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The Best Laptop Stands | Reviews by Wirecutter

The Best Laptop Stands | Reviews by Wirecutter

Photo: Sarah Kobos

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Roost Laptop Stand

The Roost is stable enough to hold laptops up to 15 inches. It’s easy to set up and break down, and it’s compact enough to throw in a bag and use on the go.

Buying Options

*At the time of publishing, the price was $75.

If you work while traveling, or if you commute between multiple workspaces and want a stand to use both at home and at your destination, we recommend the Roost laptop stand. Like the iLevel 2, the Roost is rock solid and adjustable. Plus, it’s quick and easy to set up and break down—this model folds down to roughly the size of two large Snickers bars end to end, and you can easily throw it in a bag to take it wherever you’re headed for the day.

The Roost can raise a laptop a bit higher than our other picks. Its lowest point is about 7¾ inches off the desk, while its highest is around 10 inches. That’s roughly the same adjustment range as the iLevel 2 but with about 2 inches of added height across the range, so it’s a better option for tall people. Comparatively, the Nexstand—our other portable pick—can dip your laptop lower than the Roost (to 5½ inches) or raise a laptop as high as the Roost does, to 10 inches.

But the Roost’s height is more difficult to adjust than the iLevel 2’s: To lower the Roost, you must press the white latches behind each pillar with your index fingers and then gently press down until the stand goes down one or two notches. (Roost’s directions say you can make this adjustment with the laptop on the stand, but doing so made us nervous about the expensive laptop, and we wouldn’t recommend it.)

Raising the stand’s height level—either to get a higher viewing position or to fold the Roost back up after you’ve lowered it—requires at least two hands and some practice, unlike the iLevel 2 model’s simple sliding knob. The easiest way we found is to anchor your index fingers on the white latches and brace the bottom rubber stands in your palms. Then press in on the white latches, push upward with your index fingers, and gently squeeze your palms together to close the stand.

The Roost’s rubber feet and laptop grips prevent your laptop from wobbling. Photo: Sarah Kobos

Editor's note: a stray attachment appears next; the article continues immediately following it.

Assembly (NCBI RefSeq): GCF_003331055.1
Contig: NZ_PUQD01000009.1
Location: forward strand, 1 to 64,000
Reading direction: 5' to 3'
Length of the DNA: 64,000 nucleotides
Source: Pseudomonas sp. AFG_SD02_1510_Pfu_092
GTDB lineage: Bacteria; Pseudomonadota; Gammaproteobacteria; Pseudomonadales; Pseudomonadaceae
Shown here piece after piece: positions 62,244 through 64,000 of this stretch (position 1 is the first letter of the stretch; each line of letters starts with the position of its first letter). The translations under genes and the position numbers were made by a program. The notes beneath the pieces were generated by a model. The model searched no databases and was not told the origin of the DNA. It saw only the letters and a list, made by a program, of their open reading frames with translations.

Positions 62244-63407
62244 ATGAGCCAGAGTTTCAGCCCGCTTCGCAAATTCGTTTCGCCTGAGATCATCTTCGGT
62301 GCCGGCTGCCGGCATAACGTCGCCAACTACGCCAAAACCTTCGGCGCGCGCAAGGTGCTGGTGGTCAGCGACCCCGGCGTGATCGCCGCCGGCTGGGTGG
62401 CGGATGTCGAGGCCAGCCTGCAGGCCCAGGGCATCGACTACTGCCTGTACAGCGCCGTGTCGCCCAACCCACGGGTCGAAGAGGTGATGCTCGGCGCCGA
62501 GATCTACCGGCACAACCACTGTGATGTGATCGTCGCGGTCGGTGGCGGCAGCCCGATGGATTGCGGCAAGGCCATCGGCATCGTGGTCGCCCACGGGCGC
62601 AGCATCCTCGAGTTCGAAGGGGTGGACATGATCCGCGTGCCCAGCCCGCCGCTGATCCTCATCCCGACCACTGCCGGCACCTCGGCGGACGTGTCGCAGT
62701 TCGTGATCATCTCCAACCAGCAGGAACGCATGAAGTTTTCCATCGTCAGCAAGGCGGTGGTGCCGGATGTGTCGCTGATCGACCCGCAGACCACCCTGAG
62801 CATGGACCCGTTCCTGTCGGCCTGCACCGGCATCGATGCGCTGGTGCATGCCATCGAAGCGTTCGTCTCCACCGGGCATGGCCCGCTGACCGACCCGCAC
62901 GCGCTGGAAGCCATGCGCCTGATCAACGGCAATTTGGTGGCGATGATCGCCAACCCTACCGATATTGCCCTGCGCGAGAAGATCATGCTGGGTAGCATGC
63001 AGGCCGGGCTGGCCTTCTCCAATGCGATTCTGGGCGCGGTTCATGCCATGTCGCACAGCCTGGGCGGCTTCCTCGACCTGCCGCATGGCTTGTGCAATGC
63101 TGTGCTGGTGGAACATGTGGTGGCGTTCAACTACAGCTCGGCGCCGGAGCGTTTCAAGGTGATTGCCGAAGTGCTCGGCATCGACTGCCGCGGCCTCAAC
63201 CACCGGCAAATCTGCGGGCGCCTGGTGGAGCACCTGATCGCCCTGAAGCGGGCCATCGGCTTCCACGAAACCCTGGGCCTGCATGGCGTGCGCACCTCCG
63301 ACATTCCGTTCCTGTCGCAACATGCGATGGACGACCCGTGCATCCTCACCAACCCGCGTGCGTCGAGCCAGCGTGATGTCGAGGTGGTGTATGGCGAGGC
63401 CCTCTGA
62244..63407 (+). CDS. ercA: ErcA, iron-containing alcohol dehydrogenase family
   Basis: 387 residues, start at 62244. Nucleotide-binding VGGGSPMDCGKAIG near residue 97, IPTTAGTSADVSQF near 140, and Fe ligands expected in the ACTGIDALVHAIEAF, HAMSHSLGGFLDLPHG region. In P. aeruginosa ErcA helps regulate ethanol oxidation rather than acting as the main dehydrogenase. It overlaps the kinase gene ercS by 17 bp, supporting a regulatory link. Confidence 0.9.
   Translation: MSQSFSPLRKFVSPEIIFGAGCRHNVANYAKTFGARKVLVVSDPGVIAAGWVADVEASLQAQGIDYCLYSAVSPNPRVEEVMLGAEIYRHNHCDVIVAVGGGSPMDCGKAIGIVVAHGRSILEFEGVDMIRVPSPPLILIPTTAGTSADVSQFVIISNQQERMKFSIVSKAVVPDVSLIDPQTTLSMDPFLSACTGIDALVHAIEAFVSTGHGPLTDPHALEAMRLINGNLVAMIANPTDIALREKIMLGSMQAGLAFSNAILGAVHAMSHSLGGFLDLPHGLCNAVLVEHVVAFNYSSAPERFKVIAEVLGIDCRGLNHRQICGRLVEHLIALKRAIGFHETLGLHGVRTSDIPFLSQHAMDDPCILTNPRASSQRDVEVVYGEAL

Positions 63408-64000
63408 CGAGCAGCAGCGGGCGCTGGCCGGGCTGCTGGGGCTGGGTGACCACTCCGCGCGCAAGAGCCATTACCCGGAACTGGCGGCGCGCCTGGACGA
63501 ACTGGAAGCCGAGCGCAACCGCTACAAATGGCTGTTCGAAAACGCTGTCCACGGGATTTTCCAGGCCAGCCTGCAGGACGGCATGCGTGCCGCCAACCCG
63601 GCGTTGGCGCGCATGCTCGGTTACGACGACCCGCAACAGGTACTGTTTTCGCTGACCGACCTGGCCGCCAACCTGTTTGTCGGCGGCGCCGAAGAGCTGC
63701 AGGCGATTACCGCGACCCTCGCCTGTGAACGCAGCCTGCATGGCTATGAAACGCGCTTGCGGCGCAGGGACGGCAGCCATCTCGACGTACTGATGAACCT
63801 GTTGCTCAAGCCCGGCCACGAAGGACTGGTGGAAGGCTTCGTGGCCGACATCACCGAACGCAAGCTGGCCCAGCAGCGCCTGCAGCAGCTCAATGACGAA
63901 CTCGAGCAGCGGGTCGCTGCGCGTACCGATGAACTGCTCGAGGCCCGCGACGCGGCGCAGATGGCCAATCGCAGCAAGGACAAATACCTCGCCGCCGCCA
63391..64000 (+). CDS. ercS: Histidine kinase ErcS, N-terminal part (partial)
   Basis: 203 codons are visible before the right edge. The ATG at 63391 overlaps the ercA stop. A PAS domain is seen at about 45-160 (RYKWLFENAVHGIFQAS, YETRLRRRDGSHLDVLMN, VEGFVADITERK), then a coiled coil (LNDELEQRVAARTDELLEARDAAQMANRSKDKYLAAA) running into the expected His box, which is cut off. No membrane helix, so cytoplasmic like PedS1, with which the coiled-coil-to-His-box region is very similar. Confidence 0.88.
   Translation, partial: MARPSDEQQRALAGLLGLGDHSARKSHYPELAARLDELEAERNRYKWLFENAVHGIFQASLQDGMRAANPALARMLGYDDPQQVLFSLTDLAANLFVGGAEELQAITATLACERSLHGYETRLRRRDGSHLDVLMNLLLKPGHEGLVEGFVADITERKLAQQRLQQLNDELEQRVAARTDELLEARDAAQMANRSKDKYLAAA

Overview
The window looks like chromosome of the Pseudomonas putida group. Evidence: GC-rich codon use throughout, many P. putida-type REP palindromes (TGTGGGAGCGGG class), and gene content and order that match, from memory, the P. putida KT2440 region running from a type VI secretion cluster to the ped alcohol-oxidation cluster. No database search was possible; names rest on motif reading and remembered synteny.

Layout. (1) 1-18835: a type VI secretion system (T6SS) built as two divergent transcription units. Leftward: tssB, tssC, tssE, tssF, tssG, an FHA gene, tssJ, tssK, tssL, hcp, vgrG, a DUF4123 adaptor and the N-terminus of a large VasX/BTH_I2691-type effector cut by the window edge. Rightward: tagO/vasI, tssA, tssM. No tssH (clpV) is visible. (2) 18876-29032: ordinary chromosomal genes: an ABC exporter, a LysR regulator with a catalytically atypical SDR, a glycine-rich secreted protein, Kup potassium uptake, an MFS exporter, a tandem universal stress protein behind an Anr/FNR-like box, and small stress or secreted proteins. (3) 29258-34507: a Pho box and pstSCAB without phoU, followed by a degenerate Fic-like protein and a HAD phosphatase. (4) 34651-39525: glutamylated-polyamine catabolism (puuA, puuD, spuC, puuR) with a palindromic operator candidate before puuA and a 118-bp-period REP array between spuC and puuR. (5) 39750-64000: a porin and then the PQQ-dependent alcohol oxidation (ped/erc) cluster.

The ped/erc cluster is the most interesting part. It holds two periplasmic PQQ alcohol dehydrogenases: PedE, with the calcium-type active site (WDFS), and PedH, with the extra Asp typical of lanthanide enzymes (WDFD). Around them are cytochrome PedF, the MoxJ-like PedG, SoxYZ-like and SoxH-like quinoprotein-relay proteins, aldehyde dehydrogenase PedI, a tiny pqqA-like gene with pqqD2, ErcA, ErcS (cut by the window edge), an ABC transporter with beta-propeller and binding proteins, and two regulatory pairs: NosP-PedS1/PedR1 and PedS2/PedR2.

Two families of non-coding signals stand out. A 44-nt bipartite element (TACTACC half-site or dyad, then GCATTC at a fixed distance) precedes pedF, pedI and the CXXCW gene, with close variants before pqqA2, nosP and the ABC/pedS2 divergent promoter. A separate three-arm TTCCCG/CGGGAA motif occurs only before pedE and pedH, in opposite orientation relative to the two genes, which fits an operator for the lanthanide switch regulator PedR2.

Because portable laptop stands fold up or break down for transport, they’re usually not as stable as desktop stands. In our tests, however, the Roost was stable and well-balanced, even with 15-inch laptops that weighed over 5 pounds. The stand’s rubber feet and laptop grips minimize vibration and hold the computer firmly so that it doesn’t slide around or shake when you type.

When folded, the Roost measures just 13 inches long and 1¼ inches by 1¼ inches thick, which makes it simple to throw in your backpack or bag. The Nexstand, our budget portable pick, is a little bigger than the Roost, which may make it less convenient for traveling; it measures 14 inches long and 1½ inches by 1½ inches thick when folded. The Roost is noticeably lighter than its cheaper counterpart, too, weighing 5.8 ounces compared to the Nexstand’s 8.8 ounces.

Simply pull the two rubber feet apart to unfold the Roost and push them together to fold the stand back up. Video: Sarah Kobos

The Roost is lighter and easier to transport than the other portable options we looked at; it also requires fewer steps to fold out or up. To unfold the Roost, you just pull the two rubber feet apart until they stop.

As with the iLevel 2, the biggest drawback of the Roost is its price. At around $75 as of this writing, it isn’t cheap. But if you often work at a laptop while traveling, it’s worth the cost to save your neck and back.

Long-term test notes

Wirecutter staffers think the Roost looks a little odd but praise its functionality both at home and while traveling. “I like that it holds my laptop firmly, at a good angle, without adding a lot of visual bulk to the desk,” said senior editor Nathan Edwards, who primarily uses the Roost on his desk at home. “Most people, when they see the Roost come out of its sleeve, make a confused face,” said senior staff writer Kevin Purdy, “But it’s earned its place in my work-from-anywhere toolkit. It’s never felt like it’s going to drop a laptop, even a heavy business model. And the shape and protective sleeve mean I can usually fit it into any backpack, no matter how stuffed.”